That Old Florida Charm

The car moves with the stop-and-go of traffic along North Ocean Boulevard, past crowds of sunbathers and beachgoers searching for a piece of paradise between the sand, surf and palm trees. It’s mid-April, the tail end of peak season in the tourist haven of Fort Lauderdale. There’s plenty of excitement and energy felt from the upscale dining, shopping, and the odd dive bar along the strip — which is cool, if that’s your thing. But not for the wife and I. We’re looking for a bit for privacy, maybe a little romance. We’re heading to the Pelican Grand Beach Resort, one of only four full-service hotels in the area situated right on the beach. Because what the Pelican Grand has is what realtors champion year after year: location.

Only about a 20-minute cab ride from the airport, the Pelican Grand is considered one of the city’s premier hotels. With 156 rooms and suites, the cream-yellow structure isn’t one of the biggest, especially when compared to the 300-plus-room behemoths just south along the A1A, but that’s all part of the draw. There’s a welcomed exclusivity to it: warm and homey, with an unmistakable, classic charm pulsing through its walls, even though it’s only a decade old. Our driver Malcolm describes its esthetic as “Old Florida,” and you feel that vibe throughout: under the coffered ceiling and on the plush armchairs of the lobby, along the oceanfront veranda and within the island-feeling O2K Lounge. It’s like Humphrey Bogart or Ernest Hemingway could be relaxing with a chilled martini just around the corner.

We’re lucky enough to snag a premium oceanfront suite with a single king-size bed (dual queens are available as well). This is the option you’ll want. Beyond the bedroom and adjoining seating area, the mighty Atlantic ebbs and flows beneath our private balcony. It’s an incredible view, one that’s the perfect backdrop for room-service breakfast or sunset cocktails. But, it seems, my wife is more enamoured by the toiletries. “This is good quality stuff,” she says of the Spa Terre Coconut Mango shampoo and conditioner. “It smells like summer.”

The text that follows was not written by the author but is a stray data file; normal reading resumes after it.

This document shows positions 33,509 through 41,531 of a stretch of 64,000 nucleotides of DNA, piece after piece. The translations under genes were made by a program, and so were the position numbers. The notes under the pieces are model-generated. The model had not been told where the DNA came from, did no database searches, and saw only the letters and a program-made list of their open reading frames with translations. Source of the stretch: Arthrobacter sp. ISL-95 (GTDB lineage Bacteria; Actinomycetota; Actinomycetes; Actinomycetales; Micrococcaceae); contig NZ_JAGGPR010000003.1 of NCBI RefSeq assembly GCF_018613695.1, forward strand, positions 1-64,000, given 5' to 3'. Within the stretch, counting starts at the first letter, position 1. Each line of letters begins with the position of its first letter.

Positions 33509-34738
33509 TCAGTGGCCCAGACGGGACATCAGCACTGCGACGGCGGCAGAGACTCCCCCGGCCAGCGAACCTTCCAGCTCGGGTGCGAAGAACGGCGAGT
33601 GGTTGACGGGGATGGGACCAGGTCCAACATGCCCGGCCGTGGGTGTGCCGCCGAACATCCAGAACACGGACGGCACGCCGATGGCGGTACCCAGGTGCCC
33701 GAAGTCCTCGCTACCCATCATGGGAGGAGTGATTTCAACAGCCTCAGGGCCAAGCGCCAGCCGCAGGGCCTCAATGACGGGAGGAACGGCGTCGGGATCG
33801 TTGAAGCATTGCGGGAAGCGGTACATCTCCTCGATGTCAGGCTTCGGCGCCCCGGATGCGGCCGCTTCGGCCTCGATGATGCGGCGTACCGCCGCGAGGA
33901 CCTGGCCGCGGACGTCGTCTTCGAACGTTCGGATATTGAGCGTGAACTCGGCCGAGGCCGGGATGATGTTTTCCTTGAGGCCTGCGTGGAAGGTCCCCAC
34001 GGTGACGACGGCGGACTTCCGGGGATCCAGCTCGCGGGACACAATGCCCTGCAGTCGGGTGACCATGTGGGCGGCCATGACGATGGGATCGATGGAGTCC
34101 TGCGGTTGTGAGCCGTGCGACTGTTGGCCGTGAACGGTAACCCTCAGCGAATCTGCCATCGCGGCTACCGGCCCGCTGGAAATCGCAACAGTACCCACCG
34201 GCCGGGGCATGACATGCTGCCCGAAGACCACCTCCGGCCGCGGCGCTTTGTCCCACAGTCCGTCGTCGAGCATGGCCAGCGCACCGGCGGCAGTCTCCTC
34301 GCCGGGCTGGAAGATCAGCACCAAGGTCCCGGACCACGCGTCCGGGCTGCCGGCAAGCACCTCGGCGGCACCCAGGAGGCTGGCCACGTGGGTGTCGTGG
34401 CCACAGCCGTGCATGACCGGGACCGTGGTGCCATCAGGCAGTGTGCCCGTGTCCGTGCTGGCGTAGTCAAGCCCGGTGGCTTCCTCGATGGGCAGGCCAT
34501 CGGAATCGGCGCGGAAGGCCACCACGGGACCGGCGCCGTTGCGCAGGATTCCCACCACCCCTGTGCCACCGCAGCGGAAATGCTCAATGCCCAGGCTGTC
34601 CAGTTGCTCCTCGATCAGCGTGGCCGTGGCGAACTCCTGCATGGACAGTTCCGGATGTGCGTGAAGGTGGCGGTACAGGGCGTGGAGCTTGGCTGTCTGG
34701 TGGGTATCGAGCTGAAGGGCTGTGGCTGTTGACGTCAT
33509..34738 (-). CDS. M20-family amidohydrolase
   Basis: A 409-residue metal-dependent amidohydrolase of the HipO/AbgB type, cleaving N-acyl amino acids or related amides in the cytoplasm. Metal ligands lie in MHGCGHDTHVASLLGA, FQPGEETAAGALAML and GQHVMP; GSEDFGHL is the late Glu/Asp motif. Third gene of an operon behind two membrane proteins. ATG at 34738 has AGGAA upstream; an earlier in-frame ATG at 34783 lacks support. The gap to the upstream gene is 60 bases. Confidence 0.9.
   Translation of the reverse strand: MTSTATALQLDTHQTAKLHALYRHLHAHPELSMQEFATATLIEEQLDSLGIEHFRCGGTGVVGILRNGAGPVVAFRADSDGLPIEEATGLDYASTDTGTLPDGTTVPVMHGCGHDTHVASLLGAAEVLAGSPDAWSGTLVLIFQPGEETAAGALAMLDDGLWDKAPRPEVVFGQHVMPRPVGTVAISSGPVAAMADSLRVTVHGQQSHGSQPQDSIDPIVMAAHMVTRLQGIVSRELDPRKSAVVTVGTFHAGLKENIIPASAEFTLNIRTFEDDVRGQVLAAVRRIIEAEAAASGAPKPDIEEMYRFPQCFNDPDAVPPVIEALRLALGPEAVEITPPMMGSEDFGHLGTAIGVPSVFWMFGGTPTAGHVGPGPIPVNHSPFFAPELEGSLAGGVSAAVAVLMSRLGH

Fort Lauderdale’s economy is heavily based on tourism. The “Venice of America” (as it’s known due to its over 480 kilometres of waterways) is bathed in 3,000 hours of sunlight each year and these tropical conditions draw millions of vacationers — over 13 million in 2013. It’s not a wild party town like Miami, instead attracting more affluent business types, older couples and middle-aged families. From the rooftop terrace of the 11-storey Pelican Grand, it’s easy to see the contrast between the crowded main beach and the Pelican Grand’s more open shoreline. And that’s one of its advantages.

At the north end of the main drag of Fort Lauderdale’s over 11 km of beach, the Pelican Grand is removed from the city’s busyness. Even this weekend, with a fully booked hotel and a wedding, there’s plenty of room on its 500-feet of sand. Just ask the helpful staff to set up chaise lounges and an umbrella for a calm afternoon in the sun and shade. They’ll even take food and drink orders. My wife goes with the Anti-Oxidant Mojito with pomegranate juice and fresh berries, one of the Pelican Grand’s specialty handmade cocktails (no syrups here), while I can’t resist the amusingly named local beer, Funky Buddha. There’s also a zero-entry pool, Fort Lauderdale’s only lazy river, and an old-style emporium, where you can grab ice cream, frozen yogurt, gelato, coffee, espresso, snacks and the rest, if you want a break from the sand. Sign the wee ones up for Funky Fish, the resort’s children’s day camp, for some private time, too. Renovations begin this summer to add a spa to the rooftop terrace, making the Pelican Grand 12 storeys, as well as a pavilion to host conventions, banquets and weddings on the main floor.